For a small publisher, the ISBN is an expensive irritation. The book world relies on the International Standard Book Number for greasing the wheels of distribution and discoverability. The need for a numerical identifier is obvious, and the ISBN—in its 10- or 13-digit iterations—serves that purpose. The problem is that there are country-specific monopolies on issuing ISBNs. The U.S. monopolist is Bowker, a firm founded in the nineteenth century that has, since the late 1960s, traded hands among a series of multinationals. Elsevier’s parent company bought Bowker from Xerox (!) in the mid-1980s, then sold the firm to Cambridge Information Group, the owner of database provider ProQuest, in 2001. Bowker, now positioned as a ProQuest affiliate, is the official U.S. ISBN agency, so the firm can charge usurious rates. At a laughably outdated website, publishers can buy a single ISBN for $125, 10 for $295, and so on. We opted for 100 ISBNs, for $575, since the next tier—for a thousand numbers—costs $1500. One hundred sounds like a lot, though the IDs can get depleted fast since publishers are expected to assign a unique ISBN for every version of a book: one for digital, another for cloth, and so on. Throughout the purchase—alas—we were inundated with upselling pitches for various add-on services, none of which we acquired.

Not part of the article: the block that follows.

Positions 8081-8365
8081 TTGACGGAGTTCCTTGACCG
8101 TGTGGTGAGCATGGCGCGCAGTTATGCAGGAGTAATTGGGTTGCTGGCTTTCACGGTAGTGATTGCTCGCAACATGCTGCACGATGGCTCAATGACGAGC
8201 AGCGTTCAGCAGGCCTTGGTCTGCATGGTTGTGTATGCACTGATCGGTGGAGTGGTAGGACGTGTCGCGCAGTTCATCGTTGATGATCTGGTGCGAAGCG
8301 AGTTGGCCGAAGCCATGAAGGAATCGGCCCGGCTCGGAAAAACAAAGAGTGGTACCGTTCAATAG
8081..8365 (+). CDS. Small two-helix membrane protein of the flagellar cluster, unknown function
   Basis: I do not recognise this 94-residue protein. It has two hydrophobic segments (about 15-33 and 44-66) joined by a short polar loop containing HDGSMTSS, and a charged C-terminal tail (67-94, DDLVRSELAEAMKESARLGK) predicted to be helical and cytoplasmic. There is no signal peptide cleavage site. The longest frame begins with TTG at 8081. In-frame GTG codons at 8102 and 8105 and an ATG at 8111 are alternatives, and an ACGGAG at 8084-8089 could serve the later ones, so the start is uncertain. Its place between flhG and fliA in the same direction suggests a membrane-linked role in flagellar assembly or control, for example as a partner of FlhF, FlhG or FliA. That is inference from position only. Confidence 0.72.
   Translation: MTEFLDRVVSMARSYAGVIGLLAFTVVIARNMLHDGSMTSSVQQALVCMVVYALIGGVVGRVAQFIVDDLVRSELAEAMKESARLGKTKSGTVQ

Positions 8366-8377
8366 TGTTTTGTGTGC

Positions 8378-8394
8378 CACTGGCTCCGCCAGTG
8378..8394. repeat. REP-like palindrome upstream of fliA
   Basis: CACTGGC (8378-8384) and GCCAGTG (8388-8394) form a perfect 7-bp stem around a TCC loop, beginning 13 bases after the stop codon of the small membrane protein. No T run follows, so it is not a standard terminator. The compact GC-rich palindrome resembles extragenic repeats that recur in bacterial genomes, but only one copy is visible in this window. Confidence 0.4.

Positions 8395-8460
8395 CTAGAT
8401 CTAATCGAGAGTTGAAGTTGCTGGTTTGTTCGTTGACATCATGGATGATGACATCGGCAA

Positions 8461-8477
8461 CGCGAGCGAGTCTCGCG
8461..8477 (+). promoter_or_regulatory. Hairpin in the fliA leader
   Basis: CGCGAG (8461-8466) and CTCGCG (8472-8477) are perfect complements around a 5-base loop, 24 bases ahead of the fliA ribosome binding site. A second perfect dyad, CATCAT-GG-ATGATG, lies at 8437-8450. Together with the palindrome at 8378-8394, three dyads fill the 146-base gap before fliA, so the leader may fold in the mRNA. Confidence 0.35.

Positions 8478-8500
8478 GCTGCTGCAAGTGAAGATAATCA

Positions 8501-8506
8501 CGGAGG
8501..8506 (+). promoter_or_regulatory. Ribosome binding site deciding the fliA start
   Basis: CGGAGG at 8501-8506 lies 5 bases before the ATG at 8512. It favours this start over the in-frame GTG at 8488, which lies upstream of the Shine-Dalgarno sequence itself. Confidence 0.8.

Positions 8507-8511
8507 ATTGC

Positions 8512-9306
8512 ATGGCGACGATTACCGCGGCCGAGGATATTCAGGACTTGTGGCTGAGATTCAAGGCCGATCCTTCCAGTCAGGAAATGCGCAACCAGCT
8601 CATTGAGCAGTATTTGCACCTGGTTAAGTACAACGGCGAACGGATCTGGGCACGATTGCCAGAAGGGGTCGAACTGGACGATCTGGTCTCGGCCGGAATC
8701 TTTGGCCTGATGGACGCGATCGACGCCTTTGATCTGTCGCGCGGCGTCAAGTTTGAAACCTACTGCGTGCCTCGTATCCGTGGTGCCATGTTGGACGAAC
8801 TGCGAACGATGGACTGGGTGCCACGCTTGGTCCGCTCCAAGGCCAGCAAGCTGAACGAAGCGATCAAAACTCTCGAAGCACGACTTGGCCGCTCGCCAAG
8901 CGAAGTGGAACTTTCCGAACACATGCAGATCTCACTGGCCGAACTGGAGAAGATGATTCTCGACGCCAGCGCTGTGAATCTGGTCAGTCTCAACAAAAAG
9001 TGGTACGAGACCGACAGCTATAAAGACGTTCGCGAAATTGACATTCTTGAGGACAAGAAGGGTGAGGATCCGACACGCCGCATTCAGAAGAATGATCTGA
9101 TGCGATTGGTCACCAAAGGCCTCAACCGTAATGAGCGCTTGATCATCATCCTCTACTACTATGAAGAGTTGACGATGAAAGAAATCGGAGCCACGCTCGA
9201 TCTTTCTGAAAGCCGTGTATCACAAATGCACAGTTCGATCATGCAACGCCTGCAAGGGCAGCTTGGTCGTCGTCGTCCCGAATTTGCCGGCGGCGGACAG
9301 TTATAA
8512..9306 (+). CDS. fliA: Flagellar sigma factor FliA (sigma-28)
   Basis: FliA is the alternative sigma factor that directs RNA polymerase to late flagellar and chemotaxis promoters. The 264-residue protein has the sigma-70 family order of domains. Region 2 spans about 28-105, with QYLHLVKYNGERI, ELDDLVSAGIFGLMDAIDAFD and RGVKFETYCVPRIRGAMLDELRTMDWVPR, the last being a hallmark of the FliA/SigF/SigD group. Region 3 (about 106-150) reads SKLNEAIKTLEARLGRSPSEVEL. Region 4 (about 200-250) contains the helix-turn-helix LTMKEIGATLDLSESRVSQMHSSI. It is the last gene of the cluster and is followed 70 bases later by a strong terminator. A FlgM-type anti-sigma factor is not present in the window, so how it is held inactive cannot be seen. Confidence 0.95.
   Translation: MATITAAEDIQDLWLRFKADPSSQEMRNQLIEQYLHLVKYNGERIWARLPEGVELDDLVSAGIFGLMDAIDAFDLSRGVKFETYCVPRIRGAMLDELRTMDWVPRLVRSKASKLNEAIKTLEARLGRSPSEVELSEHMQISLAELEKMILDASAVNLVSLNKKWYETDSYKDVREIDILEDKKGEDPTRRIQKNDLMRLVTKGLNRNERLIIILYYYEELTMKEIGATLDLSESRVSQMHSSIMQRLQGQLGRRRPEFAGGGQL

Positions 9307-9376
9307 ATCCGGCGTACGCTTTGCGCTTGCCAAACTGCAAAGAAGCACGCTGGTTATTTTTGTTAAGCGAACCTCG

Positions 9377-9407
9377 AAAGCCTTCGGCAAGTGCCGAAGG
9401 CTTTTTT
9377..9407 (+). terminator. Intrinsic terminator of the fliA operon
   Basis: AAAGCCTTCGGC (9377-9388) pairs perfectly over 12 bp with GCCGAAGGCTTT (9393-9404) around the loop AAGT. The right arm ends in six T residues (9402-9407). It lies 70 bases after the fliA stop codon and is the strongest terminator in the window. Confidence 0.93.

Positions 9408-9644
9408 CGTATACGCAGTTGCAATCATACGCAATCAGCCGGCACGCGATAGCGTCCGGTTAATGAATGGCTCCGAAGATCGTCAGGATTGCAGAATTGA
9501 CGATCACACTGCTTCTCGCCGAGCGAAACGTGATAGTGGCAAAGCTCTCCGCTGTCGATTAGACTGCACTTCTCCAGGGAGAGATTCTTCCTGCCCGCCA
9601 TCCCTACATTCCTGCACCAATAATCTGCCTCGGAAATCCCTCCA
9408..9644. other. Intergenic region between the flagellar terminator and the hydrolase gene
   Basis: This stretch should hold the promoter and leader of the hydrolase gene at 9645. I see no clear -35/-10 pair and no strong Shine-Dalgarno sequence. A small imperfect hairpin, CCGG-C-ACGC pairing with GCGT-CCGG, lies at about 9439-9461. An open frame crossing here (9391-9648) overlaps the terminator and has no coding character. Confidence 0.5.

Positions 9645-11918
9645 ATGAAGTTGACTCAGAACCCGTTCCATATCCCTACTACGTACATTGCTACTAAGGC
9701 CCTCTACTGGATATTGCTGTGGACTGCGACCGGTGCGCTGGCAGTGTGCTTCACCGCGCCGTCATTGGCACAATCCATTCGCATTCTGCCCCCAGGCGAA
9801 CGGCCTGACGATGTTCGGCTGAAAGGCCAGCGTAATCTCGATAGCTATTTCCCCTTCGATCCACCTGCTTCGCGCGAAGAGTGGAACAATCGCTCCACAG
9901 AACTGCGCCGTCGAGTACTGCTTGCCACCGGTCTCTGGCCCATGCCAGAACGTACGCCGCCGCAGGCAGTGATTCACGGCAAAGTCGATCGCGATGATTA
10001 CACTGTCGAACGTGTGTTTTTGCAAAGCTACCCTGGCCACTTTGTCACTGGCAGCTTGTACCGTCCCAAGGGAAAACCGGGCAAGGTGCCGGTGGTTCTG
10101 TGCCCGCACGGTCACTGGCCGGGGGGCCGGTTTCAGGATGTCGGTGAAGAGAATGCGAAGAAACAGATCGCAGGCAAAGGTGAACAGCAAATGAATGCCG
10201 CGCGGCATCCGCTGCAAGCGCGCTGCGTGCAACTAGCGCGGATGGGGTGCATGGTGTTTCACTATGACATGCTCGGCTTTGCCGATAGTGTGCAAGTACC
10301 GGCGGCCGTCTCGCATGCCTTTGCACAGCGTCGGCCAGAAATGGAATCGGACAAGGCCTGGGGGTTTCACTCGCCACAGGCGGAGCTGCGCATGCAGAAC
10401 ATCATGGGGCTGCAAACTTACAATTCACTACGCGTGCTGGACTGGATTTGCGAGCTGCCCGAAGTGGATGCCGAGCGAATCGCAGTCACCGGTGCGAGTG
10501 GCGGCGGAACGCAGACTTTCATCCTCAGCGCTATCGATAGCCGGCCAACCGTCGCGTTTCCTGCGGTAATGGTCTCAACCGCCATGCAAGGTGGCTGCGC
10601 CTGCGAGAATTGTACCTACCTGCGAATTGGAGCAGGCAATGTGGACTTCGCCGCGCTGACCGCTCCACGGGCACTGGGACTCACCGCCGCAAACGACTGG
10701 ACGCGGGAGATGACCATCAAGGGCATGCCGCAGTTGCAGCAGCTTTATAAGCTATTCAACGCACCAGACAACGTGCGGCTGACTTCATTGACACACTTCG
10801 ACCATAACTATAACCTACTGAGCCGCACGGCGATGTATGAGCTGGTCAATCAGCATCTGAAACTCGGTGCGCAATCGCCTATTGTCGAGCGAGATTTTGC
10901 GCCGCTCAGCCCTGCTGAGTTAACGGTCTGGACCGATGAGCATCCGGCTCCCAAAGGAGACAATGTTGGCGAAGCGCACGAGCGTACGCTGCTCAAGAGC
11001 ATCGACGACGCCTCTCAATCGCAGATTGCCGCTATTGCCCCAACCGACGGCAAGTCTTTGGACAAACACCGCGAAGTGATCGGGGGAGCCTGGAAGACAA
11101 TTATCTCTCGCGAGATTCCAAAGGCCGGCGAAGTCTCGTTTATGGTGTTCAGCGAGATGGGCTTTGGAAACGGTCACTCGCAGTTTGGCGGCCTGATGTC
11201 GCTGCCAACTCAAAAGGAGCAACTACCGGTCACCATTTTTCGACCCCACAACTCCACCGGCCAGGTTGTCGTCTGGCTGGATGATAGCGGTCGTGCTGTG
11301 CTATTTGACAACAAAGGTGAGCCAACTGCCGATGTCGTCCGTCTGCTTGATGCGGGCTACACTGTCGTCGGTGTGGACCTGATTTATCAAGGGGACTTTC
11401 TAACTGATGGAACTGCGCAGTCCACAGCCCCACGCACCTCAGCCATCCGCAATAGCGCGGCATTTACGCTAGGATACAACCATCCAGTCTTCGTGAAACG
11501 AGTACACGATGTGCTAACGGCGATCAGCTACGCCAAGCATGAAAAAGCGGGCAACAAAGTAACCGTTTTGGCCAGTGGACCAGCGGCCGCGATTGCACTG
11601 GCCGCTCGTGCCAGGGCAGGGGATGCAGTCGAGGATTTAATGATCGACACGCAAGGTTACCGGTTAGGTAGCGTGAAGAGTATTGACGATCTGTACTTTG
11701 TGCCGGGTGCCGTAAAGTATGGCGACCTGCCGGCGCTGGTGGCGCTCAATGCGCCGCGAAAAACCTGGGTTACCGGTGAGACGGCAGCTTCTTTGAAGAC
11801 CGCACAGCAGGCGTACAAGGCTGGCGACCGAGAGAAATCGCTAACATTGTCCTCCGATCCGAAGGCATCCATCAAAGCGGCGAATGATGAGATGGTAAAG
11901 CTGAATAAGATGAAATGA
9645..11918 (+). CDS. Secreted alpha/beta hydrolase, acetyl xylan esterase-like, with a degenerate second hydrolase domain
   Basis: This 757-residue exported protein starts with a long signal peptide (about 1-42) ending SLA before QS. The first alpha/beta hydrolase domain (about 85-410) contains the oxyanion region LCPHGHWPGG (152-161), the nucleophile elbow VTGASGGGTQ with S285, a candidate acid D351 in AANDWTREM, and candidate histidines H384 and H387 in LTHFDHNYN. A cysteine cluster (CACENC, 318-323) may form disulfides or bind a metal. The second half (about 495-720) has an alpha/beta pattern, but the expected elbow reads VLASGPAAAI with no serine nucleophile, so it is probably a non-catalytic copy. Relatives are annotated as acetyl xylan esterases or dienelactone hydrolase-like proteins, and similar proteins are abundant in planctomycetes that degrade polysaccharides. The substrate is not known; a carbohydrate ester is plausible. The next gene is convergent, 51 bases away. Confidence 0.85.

The process for assigning ISBNs is straightforward. In the online form, you are prompted to enter metadata like the title, language, authors & contributors, and format. Though ebooks are supported, the system is plainly designed with printed titles in mind. One major metadata category is “Sales & Pricing,” with required fields like “Target Audience,” country-by-country pricing, and “Sales Rights”. So it’s a bit of a shoehorn, but shouldn’t take more than 10 minutes. We will update the post once we’ve completed the form for a forthcoming title.

We don’t plan to print any of our titles, so we faced an obvious question: Why not just issue DOIs (for the whole book and for individual chapters)? The reason is discoverability: the Directory of Open Access Books requires an ISBN for listing (among other criteria). Likewise, the creation of MARC and Library of Congress Cataloging in Publication records—a process that we are still exploring and will post about—seems to require an ISBN too. So Bowker, and its mid-1990s website, are unavoidable.